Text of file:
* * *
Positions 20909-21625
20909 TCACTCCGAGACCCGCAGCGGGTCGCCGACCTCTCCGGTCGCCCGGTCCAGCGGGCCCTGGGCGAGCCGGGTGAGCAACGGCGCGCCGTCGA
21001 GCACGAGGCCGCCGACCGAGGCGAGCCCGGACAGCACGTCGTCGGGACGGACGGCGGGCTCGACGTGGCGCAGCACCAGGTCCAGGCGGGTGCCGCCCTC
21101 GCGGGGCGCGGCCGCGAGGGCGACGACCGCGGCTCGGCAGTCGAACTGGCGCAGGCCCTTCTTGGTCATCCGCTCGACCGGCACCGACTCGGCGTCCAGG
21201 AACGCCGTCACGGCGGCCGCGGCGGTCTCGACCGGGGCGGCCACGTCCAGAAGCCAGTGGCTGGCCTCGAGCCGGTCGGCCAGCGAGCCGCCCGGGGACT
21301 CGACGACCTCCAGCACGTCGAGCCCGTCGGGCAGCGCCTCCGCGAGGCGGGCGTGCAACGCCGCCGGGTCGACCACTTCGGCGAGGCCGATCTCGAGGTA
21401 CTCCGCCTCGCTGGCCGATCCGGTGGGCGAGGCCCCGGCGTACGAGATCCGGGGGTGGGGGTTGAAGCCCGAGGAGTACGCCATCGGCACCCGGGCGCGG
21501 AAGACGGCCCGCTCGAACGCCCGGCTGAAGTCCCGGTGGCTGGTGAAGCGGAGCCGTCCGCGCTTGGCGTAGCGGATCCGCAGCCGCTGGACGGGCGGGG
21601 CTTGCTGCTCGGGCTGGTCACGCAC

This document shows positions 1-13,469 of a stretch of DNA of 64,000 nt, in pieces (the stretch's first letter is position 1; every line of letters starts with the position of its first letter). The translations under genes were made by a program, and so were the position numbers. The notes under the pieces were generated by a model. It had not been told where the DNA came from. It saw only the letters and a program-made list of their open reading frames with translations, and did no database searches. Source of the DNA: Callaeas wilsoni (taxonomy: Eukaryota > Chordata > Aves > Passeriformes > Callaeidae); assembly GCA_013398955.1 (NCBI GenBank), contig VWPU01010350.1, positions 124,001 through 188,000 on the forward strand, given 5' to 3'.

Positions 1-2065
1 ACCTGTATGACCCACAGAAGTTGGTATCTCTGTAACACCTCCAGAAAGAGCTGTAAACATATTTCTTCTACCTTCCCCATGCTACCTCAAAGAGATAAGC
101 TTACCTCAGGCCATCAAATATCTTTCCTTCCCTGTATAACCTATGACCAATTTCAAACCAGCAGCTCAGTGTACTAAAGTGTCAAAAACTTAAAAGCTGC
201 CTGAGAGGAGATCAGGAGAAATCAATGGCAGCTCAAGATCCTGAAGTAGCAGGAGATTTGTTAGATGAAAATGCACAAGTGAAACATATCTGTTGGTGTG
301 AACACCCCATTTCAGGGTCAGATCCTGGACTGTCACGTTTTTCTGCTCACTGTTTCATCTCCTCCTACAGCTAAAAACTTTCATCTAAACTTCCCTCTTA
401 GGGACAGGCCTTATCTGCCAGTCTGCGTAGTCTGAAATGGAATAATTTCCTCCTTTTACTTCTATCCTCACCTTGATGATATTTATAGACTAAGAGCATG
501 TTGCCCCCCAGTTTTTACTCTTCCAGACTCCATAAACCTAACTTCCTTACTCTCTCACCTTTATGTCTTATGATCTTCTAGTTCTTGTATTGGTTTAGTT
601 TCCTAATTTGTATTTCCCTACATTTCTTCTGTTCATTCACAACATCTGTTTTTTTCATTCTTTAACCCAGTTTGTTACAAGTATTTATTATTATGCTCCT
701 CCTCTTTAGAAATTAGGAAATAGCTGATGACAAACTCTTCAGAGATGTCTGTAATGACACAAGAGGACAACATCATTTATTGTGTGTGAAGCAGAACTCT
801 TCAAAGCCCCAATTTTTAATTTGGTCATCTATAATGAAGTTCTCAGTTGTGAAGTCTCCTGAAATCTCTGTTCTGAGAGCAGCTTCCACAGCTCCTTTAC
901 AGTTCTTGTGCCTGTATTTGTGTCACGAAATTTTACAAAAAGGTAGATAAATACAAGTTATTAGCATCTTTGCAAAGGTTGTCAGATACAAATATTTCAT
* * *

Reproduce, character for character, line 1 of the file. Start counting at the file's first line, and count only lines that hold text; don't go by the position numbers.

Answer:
Positions 20909-21625